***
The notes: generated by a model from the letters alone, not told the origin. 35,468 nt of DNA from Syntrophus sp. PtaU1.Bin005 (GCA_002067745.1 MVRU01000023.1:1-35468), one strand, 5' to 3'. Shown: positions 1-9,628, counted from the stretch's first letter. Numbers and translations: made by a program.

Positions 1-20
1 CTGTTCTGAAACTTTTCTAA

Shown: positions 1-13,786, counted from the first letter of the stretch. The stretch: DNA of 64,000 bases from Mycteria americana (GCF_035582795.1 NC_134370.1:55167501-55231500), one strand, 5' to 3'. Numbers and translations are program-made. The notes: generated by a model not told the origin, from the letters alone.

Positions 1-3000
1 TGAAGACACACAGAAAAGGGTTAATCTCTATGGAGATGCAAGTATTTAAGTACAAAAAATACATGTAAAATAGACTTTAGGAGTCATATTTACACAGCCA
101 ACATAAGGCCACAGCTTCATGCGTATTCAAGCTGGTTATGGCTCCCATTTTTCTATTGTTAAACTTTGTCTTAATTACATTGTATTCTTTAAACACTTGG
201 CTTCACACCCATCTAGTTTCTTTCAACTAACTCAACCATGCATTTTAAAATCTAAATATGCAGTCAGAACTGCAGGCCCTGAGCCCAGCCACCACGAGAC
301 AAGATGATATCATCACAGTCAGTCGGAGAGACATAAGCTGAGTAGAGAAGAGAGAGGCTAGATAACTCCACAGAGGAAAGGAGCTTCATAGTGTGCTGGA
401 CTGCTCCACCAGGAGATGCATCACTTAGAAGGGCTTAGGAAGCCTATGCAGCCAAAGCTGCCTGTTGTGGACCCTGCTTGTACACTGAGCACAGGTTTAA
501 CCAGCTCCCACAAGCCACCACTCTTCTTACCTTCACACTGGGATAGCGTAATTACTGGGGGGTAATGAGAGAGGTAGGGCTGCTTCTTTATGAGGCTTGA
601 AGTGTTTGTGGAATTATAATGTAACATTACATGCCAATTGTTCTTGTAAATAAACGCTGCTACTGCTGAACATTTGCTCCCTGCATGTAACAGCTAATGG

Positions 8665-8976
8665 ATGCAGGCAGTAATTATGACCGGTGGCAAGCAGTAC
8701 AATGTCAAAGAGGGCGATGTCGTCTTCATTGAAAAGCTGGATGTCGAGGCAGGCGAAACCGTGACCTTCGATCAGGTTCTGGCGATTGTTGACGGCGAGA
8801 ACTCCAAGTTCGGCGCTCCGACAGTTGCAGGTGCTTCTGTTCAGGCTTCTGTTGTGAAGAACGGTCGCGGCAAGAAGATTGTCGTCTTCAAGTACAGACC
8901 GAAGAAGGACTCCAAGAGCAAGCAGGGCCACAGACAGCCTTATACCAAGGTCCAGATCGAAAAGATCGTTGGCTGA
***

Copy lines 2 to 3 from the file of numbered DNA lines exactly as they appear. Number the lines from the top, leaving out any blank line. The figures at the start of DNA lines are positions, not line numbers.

Positions 1-20
1 CTGTTCTGAAACTTTTCTAA